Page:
6. Improves Respiratory Health
Research published in the European Respiratory Journal suggests that eating fruits with beta-carotene can improve respiratory and pulmonary function. In comparison with eating fruit rarely or never, people who ate fruit at least once a day had reduced respiratory symptoms, such as phlegm production, shortness of breath and wheezing.
Beta-Carotene and Lung Cancer
There have been studies suggesting that lung cancer, particularly in smokers, and cardiovascular disease may actually be enhanced by supplemental beta-carotene. The results on this issue are mixed, but ultimately, researchers aren’t sure if there may be interactions between different carotenoids that are used together for treatment, or if beta-carotene interacts with other phytonutrients. (9)
A meta-analysis published in the International Journal of Cancer supports findings of an increased risk of lung and stomach cancers in smokers and asbestos workers who supplemented with 20 to 30 milligrams of beta-carotene per day. For this reason, researchers believe that beta-carotene supplements should not be recommended for primary cancer prevention. (10)
However, according to a study conducted at Yale University School of Medicine in 2002, high fruit and vegetable consumption, particularly a diet rich in carotenoids, reduced the risk of lung cancer. (11)
The numerous studies on the subject do agree that people who smoke or drink heavily should not take beta-carotene supplements unless under their doctors’ supervision.
Beta-Carotene and Heart Disease
Researchers at Cleveland Clinic conducted a meta-analysis, combining the results of eight studies on the effects of beta-carotene at doses ranging from 15 to 50 milligrams. After investigating data from over 130,000 patients, researchers found that supplementation led to a small but significant increase in cardiovascular death.
Even though the supplements did not prove beneficial in avoiding heart problems, studies show that antioxidant foods should still be recommended. According to researchers at Cleveland Clinic, “There are benefits to getting vitamins in food that don’t necessarily occur in supplement form.” For instance, antioxidant foods that contain beta-carotene may also include nutrients like flavonoids and lycopene, which aren’t typically included in standard vitamin supplements. (12)
Numerous observational studies have found that people who ingest more carotenoids in their diets have a reduced risk of several chronic diseases. The richest sources of beta-carotene are yellow and orange fruits and vegetables, plus leafy green vegetables (the chlorophyll in leafy greens hides the yellow-orange pigment). In general, the brighter and more intense the color, the more beta-carotene is present in that food.
The American Heart Association recommends getting enough beta-carotene from a diet high in fruits and vegetables, rather than through supplements. To get about six to eight milligrams a day, eat five or more servings of fruits and vegetables, especially these foods: (13)
- Carrot juice — 1 cup: 22 milligrams
- Pumpkin — 1 cup: 17 milligrams
- Spinach — 1 cup (cooked): 13.8 milligrams
- Carrots — 1 cup (cooked): 13 milligrams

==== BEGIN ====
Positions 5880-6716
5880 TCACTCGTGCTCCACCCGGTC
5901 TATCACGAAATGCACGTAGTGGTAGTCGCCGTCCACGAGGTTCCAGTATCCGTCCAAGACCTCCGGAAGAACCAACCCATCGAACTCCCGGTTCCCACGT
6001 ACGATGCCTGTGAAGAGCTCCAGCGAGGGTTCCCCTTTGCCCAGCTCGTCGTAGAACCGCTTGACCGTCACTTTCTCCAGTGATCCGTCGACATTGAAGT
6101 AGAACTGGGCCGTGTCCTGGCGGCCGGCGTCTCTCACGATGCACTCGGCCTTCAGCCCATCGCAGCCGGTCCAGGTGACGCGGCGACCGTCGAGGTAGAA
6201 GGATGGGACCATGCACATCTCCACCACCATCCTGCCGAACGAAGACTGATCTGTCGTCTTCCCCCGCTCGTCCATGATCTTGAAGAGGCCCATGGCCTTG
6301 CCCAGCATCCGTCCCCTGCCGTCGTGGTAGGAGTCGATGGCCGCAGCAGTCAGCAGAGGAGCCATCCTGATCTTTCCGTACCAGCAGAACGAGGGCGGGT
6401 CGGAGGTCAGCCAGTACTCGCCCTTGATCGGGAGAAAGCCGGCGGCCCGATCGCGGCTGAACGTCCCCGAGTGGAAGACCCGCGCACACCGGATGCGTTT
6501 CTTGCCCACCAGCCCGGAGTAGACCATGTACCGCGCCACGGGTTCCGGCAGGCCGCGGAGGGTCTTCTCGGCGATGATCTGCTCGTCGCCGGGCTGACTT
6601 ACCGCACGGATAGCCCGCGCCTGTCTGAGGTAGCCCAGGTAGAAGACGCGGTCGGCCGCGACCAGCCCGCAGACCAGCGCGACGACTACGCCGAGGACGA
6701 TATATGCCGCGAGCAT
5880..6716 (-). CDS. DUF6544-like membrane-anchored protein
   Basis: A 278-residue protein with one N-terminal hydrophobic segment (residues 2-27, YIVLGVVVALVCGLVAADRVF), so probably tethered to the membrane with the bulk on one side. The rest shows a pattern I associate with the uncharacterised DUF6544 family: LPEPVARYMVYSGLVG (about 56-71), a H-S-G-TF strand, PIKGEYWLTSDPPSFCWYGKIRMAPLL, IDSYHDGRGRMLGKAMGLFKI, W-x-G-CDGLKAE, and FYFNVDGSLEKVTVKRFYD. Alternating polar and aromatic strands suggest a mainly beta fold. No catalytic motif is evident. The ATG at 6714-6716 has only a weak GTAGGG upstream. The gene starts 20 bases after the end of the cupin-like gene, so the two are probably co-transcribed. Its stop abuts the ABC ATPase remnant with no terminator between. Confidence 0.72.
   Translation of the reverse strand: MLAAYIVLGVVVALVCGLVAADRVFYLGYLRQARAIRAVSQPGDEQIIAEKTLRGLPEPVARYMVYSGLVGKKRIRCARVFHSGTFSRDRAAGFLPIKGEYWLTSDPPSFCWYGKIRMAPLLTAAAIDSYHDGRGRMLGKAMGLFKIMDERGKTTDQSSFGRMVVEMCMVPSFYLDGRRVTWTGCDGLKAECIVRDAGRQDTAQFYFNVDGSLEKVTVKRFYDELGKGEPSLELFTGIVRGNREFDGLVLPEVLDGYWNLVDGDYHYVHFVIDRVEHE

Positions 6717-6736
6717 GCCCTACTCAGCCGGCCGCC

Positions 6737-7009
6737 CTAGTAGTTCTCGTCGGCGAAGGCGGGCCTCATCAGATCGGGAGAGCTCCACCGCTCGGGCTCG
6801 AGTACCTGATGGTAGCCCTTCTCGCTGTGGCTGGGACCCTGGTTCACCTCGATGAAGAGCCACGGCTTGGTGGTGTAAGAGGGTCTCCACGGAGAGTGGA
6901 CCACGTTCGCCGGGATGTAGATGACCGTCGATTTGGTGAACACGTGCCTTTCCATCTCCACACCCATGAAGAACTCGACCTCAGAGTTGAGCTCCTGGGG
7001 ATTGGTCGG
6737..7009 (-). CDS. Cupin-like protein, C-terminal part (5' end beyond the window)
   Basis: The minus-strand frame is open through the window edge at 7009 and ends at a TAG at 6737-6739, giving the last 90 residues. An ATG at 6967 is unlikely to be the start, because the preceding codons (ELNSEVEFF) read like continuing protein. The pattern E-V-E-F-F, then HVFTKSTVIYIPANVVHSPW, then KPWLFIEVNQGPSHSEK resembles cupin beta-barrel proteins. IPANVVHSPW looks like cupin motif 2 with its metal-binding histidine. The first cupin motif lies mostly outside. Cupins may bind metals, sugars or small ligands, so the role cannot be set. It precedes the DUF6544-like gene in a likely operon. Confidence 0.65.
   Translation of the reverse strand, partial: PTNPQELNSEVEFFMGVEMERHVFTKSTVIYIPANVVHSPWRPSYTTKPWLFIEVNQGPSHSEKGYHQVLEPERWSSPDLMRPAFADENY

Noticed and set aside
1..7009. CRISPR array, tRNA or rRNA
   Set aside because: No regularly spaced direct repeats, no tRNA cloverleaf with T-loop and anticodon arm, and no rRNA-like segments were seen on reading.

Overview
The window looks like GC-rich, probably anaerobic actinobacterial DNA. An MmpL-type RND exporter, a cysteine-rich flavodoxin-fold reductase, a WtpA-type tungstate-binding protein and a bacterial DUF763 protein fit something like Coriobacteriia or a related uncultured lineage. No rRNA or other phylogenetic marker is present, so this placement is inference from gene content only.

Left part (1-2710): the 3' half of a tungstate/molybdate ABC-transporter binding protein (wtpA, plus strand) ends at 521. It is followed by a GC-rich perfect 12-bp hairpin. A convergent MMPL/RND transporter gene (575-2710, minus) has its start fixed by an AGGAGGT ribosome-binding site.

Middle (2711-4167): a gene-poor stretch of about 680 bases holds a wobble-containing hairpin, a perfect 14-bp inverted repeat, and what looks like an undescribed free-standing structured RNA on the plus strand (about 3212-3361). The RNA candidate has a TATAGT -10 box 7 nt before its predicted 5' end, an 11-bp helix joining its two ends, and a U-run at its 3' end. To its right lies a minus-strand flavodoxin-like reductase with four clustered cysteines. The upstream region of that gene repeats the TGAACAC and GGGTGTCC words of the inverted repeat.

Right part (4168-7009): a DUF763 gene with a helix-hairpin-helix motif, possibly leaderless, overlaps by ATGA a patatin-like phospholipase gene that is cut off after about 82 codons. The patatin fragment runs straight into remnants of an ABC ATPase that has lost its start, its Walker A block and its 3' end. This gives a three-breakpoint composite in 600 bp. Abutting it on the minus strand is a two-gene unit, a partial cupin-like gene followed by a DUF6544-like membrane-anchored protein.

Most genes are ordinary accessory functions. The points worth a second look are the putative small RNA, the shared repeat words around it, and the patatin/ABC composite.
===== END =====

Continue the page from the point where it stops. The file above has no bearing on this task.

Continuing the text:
- Sweet potato — 1 medium sweet potato: 13 milligrams
- Collard greens — 1 cup (cooked): 11.6 milligrams
- Kale — 1 cup (cooked): 11.5 milligrams
- Turnip greens — 1 cup (cooked): 10.6 milligrams
- Winter squash — 1 cup: 5.7 milligrams
- Dandelion greens — 1 cup (cooked): 4.1 milligrams
- Cantaloupe — 1 cup: 3.2 milligrams
- Apricot — 1 cup: 1.6 milligrams
- Mango — 1 cup: 0.7 milligrams
Beta-carotene is fat-soluble, so you need to eat fats in order for it to be absorbed properly. You can do this by cooking vegetables containing this carotenoid in coconut oil or olive oil, which also have numerous health benefits. You can also eat fruits with probiotic yogurt to be sure that it’s properly absorbed by the body. (14)
Although it’s ideal to get beta-carotene from the foods you eat, supplements are available in capsule and gel forms. Commercially available supplements typically contain between 1.5 and 15 milligrams of either synthetic or natural beta-carotene. There’s no recommended daily intake. Because of the mixed research concerning the dangers of beta-carotene supplementation, it’s only recommended for short-term use unless it’s used under the care of your doctor.
Risks, Side Effects and Drug Interactions
Beta-carotene is likely safe when it’s consumed in amounts found naturally in food. Supplements should be used short-term under the direction of your health care provider. Possible side effects from this carotenoid include headache, burping, loose stools, bruising, joint pain and yellowing skin, although the discoloration eventually goes away.
People who smoke or drink heavily should avoid taking this carotenoid, as studies show that it causes an increased risk of cancer. People with a history of exposure to asbestos should also avoid using beta-carotene supplements because they may increase the risk of liver disorder or heart disease.
Tell your doctor if you take beta-carotene supplements while taking cholesterol-lowing drugs, antibiotics, proton pump inhibitors, or listat or plant sterols. It may increase your risk of bleeding when it’s taken with drugs that also increase the risk of bleeding (like blood thinners).
- Beta-carotene is a pigment found in plants that gives yellow and orange fruits and vegetables their color.
- It’s a type of carotenoid. Pro vitamin A carotenoids are different because they need to be converted to retinol by the body after they’re ingested.
- Research shows that there’s benefits to eating foods containing beta-carotene. This is due to its antioxidant activities and ability to protect the skin and eyes.
- There’s mixed research regarding beta-carotene supplementation and whether or not it increases your risk of cancer and heart disease. To be safe, get your dose of this carotenoid from eating yellow and orange fruits and vegetables.